Randy Lewis has been studying the properties of spider silk and developing methods for producing it synthetically for more than three decades. In the 1990s, his research team was behind cloning the first spider silk gene, as well as the first to identify and sequence the proteins that make up the six different silks that web slingers make. Each has different mechanical properties.
“So our thought process was that you could take that information and begin to to understand what made them strong and what makes them stretchy, and why some are are very stretchy and some are not stretchy at all, and some are stronger and some are weaker,” explained Lewis, a biology professor at Utah State University and director of the Synthetic Spider Silk Lab, in an interview with Singularity Hub.
Spiders are naturally territorial and cannibalistic, so any intention to farm silk naturally would likely end in an orgy of arachnid violence. Instead, Lewis and company have genetically modified different organisms to produce spider silk synthetically, including inserting a couple of web-making genes into the genetic code of goats. The goats’ milk contains spider silk proteins.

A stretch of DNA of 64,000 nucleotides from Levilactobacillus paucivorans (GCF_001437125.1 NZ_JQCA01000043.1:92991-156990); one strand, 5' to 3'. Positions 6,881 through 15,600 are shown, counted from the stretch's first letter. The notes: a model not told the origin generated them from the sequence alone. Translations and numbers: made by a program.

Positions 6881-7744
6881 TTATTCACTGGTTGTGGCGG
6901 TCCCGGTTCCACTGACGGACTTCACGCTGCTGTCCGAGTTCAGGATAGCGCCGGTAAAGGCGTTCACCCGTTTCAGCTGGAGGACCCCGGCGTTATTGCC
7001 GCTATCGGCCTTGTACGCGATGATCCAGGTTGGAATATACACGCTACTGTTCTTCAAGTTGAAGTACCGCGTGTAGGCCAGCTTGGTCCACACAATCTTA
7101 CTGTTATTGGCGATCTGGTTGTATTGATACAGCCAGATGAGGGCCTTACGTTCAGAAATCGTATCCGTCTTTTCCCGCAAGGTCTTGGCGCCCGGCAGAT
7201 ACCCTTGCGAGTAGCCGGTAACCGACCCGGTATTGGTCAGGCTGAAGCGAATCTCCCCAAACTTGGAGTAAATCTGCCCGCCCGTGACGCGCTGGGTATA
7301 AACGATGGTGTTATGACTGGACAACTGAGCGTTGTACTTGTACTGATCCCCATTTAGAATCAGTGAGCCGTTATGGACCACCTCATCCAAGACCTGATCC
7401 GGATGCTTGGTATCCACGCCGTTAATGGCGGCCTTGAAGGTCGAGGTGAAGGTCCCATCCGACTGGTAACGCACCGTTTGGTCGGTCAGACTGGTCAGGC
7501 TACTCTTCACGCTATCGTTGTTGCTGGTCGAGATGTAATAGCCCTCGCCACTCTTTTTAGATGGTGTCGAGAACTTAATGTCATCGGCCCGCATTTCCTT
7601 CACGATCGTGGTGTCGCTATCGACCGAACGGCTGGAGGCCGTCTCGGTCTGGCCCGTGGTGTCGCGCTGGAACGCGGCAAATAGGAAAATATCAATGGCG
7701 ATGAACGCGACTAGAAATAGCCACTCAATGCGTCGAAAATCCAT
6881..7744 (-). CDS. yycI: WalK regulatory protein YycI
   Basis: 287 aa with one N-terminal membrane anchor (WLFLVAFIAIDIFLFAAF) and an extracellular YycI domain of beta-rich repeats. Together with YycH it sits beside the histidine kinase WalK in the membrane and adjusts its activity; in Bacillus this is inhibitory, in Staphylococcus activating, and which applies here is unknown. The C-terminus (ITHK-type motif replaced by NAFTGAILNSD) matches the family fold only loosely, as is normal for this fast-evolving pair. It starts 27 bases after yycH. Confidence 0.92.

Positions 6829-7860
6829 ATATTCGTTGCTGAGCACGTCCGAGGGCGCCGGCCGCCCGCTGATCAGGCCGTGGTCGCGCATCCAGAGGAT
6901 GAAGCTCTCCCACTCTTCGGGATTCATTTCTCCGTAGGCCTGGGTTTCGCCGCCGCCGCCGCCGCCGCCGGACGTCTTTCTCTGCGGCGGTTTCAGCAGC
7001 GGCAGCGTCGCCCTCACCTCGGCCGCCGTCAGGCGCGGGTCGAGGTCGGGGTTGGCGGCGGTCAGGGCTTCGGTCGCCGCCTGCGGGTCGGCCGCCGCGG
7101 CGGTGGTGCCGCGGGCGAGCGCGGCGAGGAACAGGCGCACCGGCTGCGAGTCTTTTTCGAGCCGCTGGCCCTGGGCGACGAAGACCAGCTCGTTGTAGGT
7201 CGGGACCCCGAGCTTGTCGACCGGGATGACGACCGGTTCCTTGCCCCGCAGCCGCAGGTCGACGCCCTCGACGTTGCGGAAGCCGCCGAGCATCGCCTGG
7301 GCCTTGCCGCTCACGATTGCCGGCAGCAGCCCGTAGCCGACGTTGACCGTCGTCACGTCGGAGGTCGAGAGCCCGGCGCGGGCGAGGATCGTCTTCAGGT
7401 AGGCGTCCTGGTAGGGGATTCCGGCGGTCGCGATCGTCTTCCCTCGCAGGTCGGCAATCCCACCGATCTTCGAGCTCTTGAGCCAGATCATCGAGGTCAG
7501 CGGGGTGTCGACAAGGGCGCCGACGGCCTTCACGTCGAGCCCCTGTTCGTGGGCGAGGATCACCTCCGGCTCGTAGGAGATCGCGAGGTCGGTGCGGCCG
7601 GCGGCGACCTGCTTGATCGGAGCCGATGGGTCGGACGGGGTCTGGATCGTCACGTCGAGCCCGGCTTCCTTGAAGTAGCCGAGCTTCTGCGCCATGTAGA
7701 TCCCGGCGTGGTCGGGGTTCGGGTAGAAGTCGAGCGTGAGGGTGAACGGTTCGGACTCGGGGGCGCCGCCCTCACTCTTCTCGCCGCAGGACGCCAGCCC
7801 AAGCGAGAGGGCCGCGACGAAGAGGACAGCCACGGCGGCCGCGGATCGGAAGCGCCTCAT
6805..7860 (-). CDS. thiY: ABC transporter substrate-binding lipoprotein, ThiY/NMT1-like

The lab also produces synthetic spider silk through a fermentation process not entirely dissimilar to brewing beer, but using genetically modified bacteria to make the desired spider silk proteins. A similar technique has been used for years to make a key enzyme in cheese production. More recently, companies are using transgenic bacteria to make meat and milk proteins, entirely bypassing animals in the process.
The same fermentation technology is used by a chic startup called Bolt Threads outside of San Francisco that has raised more than $200 million for fashionable fibers made out of synthetic spider silk it calls Microsilk. (The company is also developing a second leather-like material, Mylo, using the underground root structure of mushrooms known as mycelium.)